Anyone have experience selling on ebay or similar sites?

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SorcerorElf

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I've heard a lot of good (and bad) things sites like ebay and amazon, so is it worth setting up a seller's account there? In case anyone asks, I'm planning to sell some old textbooks and other things of that nature.
 

LittleFellow

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I've heard a lot of good (and bad) things sites like ebay and amazon, so is it worth setting up a seller's account there? In case anyone asks, I'm planning to sell some old textbooks and other things of that nature.
As I live in germany things may be different...

ebay is simple: you just have to submit your business license after registration. There're no costs for opening (or updating to) an ebay seller's account. If you sell s.th., the costs depend on what you've sold and the price. I recommend you to add a Paypal-account.

What exactly are you wondering about ?
 

BabyTyrant

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In The United States you don't need a Business License to sell on eBay, AFAIK anyways, but maybe a Business License would be required if you are constantly selling things like 24/7.

All me and my mom had to do was create an account for eBay and another account for PayPal and link them together, with a bank account and Debit cards linked as additional payments methods.

Basically once you set up you can sell things on your own schedule, but beware there are scammers about; some of them intend to scam people from the very beginning; it will look like a normal sale until the "customer" gets eBay or PayPal customer support involved and makes up a bogus excuse to try to get a refund.

Its basically tantamount to stealing and they have all kinds crafty tricks, from "item never arrived", to "item is a counterfeit", to "Significantly Not As Described (SNAD) ", which basically means you lied about the condition of the item you sold, like if you sell something as functional and then they say "its broken".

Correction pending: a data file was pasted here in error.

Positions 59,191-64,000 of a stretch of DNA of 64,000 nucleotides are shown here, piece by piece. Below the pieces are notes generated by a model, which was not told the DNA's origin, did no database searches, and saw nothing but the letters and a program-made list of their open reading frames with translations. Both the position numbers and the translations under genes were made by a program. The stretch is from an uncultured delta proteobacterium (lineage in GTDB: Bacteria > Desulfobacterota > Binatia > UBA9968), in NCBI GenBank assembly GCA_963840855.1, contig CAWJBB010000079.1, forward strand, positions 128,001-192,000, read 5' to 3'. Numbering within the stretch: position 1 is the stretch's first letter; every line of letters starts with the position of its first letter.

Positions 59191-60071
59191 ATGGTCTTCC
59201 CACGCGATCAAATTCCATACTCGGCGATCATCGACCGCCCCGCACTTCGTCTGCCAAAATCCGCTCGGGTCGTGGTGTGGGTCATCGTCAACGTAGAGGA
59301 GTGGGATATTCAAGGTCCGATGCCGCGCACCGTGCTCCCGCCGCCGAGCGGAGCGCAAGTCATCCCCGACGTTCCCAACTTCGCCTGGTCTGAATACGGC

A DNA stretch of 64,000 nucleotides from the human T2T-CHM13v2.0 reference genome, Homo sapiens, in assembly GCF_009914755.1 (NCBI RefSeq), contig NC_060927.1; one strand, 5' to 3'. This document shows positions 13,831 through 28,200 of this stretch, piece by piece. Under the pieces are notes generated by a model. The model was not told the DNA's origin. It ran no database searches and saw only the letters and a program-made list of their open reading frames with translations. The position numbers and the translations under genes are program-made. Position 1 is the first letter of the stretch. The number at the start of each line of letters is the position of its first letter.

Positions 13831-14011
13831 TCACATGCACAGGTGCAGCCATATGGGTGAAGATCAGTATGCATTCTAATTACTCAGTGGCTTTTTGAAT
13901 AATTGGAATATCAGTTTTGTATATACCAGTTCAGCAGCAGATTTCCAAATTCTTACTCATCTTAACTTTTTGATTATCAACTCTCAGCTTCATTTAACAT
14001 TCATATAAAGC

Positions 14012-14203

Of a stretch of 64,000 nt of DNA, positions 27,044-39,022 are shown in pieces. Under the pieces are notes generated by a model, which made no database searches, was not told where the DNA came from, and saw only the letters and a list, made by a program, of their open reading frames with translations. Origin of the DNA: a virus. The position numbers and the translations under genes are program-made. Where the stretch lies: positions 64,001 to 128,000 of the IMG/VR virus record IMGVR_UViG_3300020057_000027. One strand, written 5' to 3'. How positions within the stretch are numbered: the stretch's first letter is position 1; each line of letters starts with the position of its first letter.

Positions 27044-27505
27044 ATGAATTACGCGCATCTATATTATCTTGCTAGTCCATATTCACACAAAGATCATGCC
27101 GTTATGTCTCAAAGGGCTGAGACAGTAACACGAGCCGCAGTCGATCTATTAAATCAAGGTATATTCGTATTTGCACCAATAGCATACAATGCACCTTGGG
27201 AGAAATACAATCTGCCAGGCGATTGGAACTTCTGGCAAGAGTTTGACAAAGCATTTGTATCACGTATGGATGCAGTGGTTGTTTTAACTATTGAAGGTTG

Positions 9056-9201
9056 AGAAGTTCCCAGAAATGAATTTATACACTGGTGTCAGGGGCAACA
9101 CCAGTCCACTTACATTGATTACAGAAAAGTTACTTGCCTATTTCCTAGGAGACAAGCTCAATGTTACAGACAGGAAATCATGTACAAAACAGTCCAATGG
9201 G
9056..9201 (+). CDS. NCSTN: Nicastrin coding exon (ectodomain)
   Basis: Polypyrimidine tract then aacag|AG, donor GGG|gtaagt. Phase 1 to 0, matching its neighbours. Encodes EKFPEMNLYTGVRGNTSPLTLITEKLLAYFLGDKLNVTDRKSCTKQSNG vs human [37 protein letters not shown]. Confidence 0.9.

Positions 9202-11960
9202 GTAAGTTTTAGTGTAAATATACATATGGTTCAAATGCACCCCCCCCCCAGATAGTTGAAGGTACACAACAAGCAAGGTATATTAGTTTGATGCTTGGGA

Sadly sometimes the "customer" gets away with it and you end up having to accept giving them a refund, even if you didn't do anything wrong.

Also eBay has a lot of fees (well I guess "a lot" is subjective, but I find eBay fees are usually 10% of your sales at the end of the month, then PayPal (which most people use) is 3.5% fees, then there is shipping).

As a general rule I don't even sell anything on eBay for under $35 because I like to be able to keep like half (or more) of the item price.

All in all, it's not all that bad as a seller on eBay the Majority of the time, but if you sell a lot of stuff you probably will come across a few wannabe scammers (hopefully if you do eBay and PayPal back you up), and as a buyer I would be very careful because the last time I needed eBay/PayPal (I think they are owned and operated by the same people) because I was sent a Magazine when I paid for a PS4P they made me wait almost 2 weeks, even though they said they believed me and would get me a refund.

Overall I still like it as a buyer more than a seller because most sellers seem to be honest, but look at their feedback and question if it is likely to be what it appears, or if it is likely a Scam, any new seller selling things close to or above $100 I would be cautious of because there is a good chance The Seller may be a scammer.

I hate having to be cautious like that (because everyone starts as a noob) but since eBay/PayPal Customer Service has turned into a nightmare I would rather not be scammed again.

But yeah, as a buyer you can get coupons for 15% off, which is pretty awesome when combined with already low price, at other times you can get up to 8% or 10% eBay bucks (basically if the offer is 10% and you spend $300 you will get $30 to spend on stuff further down the road, yay free stuff)
 

CuddleWoozle